Surprising new research from scientists in India indicates that probiotics may stave off, and even prevent, diabetes. While clinical research still needs to demonstrate sustainable proof of this, the initial research indicates a promising link between the two. With over 25 million Americans suffering from diabetes, the simple addition of probiotics sheds a ray of hope in the fight against this debilitating condition.
Diabetes is actually a group of similar diseases, known as diabetes mellitus; each one affects the metabolism of glucose in the body. Understanding that glucose is the body’s main source of energy, fueling all the cells in all the organs, muscle and systems in the body, producing too much or too little can result in significant health effects, including:
- Poor Circulation
- Nerve Damage
- Weakened or Failing Kidneys
- Respiratory Distress
Specifically, diabetes affects blood glucose levels by preventing the body from producing the proper amounts of insulin; a hormone needed to manage blood glucose levels. The most common types of diabetes are known as type 1 and type 2 diabetes. Specifically:
- Type 1 diabetes results in our body’s inability to produce insulin, requiring daily insulin injections to effectively manage the body’s glucose levels.
- Type 2 diabetes results in the cells in our body not being able to metabolise
insulin properly; this is the most common type and is most often associated with obesity.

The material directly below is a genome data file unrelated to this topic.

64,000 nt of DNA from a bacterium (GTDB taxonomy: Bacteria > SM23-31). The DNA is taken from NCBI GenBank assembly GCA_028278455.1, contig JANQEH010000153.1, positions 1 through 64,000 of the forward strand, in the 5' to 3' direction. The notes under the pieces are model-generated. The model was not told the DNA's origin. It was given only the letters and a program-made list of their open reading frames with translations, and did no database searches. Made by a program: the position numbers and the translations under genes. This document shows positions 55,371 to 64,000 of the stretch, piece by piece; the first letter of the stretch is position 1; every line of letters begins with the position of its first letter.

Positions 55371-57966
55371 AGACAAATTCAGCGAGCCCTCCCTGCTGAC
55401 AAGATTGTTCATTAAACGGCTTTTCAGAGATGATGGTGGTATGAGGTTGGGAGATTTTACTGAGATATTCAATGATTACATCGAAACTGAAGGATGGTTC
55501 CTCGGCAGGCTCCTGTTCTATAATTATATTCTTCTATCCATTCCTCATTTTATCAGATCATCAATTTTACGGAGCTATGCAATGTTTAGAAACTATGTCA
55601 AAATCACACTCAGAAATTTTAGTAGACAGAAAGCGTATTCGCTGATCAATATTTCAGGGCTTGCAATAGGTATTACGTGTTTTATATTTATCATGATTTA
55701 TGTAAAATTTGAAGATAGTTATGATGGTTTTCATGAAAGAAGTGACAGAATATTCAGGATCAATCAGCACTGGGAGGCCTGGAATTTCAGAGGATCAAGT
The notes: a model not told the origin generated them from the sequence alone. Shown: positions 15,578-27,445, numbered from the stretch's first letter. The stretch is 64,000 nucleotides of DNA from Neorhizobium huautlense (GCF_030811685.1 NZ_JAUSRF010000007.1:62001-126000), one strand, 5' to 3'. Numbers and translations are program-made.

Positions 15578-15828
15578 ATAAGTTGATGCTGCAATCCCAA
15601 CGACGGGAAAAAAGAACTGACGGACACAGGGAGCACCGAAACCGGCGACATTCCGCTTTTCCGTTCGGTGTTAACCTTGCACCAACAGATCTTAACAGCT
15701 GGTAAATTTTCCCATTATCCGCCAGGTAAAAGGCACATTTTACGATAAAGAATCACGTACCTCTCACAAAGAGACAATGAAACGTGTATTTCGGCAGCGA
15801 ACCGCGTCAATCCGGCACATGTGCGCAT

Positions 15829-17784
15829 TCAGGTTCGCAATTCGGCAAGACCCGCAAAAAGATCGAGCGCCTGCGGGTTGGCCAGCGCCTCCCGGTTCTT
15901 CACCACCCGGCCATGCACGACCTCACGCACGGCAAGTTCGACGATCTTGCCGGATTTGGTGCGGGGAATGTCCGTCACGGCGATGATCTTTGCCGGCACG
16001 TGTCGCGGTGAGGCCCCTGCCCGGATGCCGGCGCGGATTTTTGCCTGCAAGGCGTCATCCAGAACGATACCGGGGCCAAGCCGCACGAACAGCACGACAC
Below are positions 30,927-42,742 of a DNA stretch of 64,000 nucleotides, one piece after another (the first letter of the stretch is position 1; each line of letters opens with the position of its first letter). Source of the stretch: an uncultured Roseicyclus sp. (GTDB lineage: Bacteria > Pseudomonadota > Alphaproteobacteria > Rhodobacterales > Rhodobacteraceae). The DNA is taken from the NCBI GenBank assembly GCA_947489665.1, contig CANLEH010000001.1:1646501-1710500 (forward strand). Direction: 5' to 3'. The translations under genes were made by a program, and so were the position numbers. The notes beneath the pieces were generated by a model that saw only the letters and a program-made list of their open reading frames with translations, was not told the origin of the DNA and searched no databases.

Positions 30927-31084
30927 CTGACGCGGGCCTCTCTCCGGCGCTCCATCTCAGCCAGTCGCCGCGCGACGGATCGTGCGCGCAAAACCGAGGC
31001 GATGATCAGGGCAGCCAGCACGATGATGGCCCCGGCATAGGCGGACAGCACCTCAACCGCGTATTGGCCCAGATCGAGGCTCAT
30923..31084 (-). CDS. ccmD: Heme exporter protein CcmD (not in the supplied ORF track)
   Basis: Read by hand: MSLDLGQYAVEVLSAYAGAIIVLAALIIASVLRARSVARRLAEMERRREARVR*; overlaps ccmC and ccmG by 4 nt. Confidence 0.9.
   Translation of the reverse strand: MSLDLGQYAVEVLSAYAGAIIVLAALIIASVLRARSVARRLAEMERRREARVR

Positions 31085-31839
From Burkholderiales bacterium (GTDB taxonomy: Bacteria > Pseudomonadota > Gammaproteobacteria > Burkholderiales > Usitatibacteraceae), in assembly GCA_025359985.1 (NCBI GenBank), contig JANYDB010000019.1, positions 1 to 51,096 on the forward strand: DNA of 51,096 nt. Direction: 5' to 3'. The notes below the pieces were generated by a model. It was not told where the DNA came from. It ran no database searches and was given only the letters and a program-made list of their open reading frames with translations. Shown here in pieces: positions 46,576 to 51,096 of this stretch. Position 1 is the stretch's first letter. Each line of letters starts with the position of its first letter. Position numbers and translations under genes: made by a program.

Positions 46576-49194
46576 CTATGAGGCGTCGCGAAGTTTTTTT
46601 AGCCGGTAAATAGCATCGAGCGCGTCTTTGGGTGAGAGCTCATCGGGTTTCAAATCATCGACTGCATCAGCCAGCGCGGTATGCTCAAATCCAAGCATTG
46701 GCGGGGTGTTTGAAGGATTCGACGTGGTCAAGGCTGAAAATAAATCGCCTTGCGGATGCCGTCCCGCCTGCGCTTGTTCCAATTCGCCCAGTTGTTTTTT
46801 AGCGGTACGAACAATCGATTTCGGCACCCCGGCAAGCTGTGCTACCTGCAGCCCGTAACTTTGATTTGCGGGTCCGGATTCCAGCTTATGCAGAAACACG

The Diabetes-Probiotic Connection
Probiotics are the “good” bacteria that regulate the body’s digestive tract by ensuring a healthy balance between healthy and harmful bacteria. The growing research into the health benefits of probiotics has lead to an increased interest and urgency to consume probiotics on a daily basis. Most people consume a healthy, appropriate amount of probiotics by eating a serving of yogurt or kefir each day; others prefer to take an over the counter probiotic supplement. Regardless of the way probiotics are consumed, the live active bacteria work to ensure a healthy digestive tract.
Researchers now hypothesize that probiotics can prevent diabetes. Since diabetes is so closely related to obesity, high cholesterol and inflammation, and probiotics have demonstrated benefits in combating these conditions; researchers have found a connection between probiotics and diabetes prevention.
Specifically, and in a lab setting, doctors have found that the bacteria in probiotics removes large amounts of cholesterol present in the lab culture. Knowing that the lower a person’s cholesterol level, the less likely they are to develop diabetes, researchers are encouraging increased consumption of probiotics as a way to combat diabetes. The researchers involved in this study also found that probiotics may have antioxidant properties, especially for lipids in the blood. This means that supplementing with probiotics may allow the body to metabolize lipids and cholesterol more efficiently, removing them from the body before accumulating and causing significant health issues.
As research continues to unveil new health benefits associated with probiotic supplementation, nutritionists increasingly recommend consuming probiotics on a daily basis.